Planning your VDI deployment
There is more to VDI deployments than virtualization servers and hosted operating system instances. There are three main components to VDI: virtualization servers and infrastructure, hosted OS instances, and the connection broker.
Extending virtualization to the desktop has gained a lot of interest because of the cost and challenges of managing desktops in IT environments. With VMware VDI, end users can connect from a thin client or browser over the network to their own virtual desktop, which allows users to host virtual desktops on back-end ESX infrastructure. Virtual Desktop Manager (VDM) is VMware's VDI product and is the first piece in the puzzle of extending virtualization to the desktop. But despite VMware's lead in the virtualization space, some have challenged the superiority of VMware's VDI offering as a foregone conclusion.
When an IT staff need to build and deploy new workstations, it can use VMware Workstation to create new virtual machines (VMs) once and deploy them to whoever needs them. Admins need to learn how to use VMware workstation to take full advantage of VDI's, especially during the planning stages.
The Workstation product isn't necessary for most of the people on the receiving end of such deployments, however. For users who just need to use virtual machines created by someone else, VMware Player will fit the bill. IT managers should plan to use the two products in tandem on corporate networks.
VDI on VMware is still in its infancy, though, and some issues have yet to be worked out. In VMware VDI, for example, a client machine (such as a desktop, thin client, etc.) has a Remote Desktop Protocol connection to a guest VM. But disadvantages become apparent given that storage needs to be allocated to each guest virtual machine that will be used by the clients. At 10 GB to 15 GB per machine, this could add up quickly.
Connection broker specifics
System administrators working with VMware have another connection option, though, in Virtual Desktop Manager 2, VMware's enterprise connection broker that connects remote clients to centralized desktops and manages VDI environments.
Connection brokers provide functionality in four major categories:
- VM management
- Pool creation and management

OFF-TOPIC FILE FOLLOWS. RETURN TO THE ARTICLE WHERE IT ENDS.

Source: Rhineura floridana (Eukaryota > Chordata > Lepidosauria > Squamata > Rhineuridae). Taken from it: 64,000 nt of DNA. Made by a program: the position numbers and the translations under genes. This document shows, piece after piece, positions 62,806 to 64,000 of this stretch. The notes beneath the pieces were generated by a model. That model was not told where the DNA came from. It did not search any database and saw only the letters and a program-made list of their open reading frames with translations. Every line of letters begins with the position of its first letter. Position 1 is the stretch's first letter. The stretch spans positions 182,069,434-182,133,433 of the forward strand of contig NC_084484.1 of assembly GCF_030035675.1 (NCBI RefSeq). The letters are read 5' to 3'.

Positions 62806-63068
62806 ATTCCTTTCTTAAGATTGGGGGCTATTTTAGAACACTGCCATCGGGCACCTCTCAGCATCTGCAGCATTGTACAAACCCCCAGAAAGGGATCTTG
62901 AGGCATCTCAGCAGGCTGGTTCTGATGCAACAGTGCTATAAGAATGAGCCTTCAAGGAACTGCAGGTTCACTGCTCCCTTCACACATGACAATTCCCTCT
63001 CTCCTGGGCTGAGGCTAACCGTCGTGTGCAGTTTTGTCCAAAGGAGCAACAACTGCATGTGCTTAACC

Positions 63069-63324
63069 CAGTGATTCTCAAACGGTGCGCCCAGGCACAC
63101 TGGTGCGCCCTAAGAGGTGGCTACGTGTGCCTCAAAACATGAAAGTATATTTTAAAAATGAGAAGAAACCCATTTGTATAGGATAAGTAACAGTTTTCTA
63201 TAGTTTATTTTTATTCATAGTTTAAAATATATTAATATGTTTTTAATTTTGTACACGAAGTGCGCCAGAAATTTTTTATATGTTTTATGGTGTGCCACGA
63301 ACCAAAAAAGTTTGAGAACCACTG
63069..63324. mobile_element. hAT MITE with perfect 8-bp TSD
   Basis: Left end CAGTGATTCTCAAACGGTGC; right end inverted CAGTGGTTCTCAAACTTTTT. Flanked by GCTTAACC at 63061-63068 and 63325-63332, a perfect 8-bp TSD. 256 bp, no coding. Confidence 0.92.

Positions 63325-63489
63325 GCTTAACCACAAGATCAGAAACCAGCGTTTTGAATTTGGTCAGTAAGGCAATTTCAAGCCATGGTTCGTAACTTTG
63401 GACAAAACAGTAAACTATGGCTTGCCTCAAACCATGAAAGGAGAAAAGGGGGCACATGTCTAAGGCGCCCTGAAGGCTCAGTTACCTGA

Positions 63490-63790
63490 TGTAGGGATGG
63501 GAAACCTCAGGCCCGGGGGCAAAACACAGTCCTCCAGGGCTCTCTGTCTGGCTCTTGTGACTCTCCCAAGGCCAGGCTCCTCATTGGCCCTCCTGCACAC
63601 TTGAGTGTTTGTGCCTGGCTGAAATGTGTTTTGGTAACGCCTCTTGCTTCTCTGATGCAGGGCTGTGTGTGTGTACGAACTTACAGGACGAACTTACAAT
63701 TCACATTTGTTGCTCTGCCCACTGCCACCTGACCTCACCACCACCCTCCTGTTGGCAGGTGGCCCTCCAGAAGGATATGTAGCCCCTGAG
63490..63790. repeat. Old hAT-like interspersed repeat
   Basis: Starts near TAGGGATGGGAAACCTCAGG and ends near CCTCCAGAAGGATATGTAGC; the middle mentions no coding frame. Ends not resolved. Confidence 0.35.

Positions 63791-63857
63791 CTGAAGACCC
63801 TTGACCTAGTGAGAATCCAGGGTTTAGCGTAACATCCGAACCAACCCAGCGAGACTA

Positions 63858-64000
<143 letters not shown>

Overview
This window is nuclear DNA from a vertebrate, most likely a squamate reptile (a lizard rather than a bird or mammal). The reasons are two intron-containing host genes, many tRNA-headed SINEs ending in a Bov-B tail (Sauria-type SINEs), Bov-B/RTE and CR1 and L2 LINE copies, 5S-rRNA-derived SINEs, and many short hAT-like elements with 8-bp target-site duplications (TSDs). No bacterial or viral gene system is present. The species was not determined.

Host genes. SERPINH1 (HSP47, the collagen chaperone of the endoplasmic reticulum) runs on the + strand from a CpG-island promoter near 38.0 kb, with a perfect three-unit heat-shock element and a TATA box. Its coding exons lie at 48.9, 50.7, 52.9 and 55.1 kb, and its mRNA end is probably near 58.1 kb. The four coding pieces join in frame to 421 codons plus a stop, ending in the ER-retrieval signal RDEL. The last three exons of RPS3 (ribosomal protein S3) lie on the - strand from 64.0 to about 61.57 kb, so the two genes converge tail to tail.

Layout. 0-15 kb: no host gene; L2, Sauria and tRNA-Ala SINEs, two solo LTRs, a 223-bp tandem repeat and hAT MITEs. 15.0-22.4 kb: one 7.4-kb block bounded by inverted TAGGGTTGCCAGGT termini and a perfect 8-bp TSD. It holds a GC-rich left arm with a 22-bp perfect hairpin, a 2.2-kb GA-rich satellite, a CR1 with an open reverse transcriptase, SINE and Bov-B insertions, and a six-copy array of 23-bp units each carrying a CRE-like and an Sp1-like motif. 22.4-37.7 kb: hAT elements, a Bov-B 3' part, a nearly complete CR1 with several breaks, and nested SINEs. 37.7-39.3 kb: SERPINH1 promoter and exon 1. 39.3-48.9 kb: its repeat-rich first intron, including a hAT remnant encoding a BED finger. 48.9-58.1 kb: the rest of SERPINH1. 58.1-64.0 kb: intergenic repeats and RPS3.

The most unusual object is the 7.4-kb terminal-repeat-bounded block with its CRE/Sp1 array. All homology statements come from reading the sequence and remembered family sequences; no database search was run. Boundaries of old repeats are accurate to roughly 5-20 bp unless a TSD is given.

- Network connectivity
- Policy assignment and enforcement
When deploying VDI, understanding the roles of connection brokers is crucial to controlling a VMware infrastructure in line. This is because the broker's integration with other components can play a significant role in many of the decisions regarding how a VDI environment is deployed in VI3.
For example, the integration between the connection broker and Active Directory may be a Lightweight Directory Access Protocol or may incorporate Active Directory Application Mode, each of which put forth different considerations.
Improving workflow with VDI
Virtual desktop infrastructures can improve a number of business process functions. For example, employees traditionally tethered to the office can become constituents in a mobile workforce that's been enabled by virtualization, along with technologies such as service-oriented architecture (SOA).
Virtualization expert Anne Skamarock contrasts implementing an SOA-like remote employee model where each person would have his or her own laptop and network access with VMware's ACE 2 software. Assured computing environment, or ACE, is a VMware VDI product that enables a desktop admin to duplicate and deploy a bundled OS and apps safely.
VMware offers other tools for managing and deploying VDI. Workstation, already mentioned in this guide as a VDI planning tool, can be used as an admin console to improve workflow, check for possible security vulnerabilities and enable backup and restores. But VMware Workstation best practices must be observed to maximize productivity.
This was first published in February 2008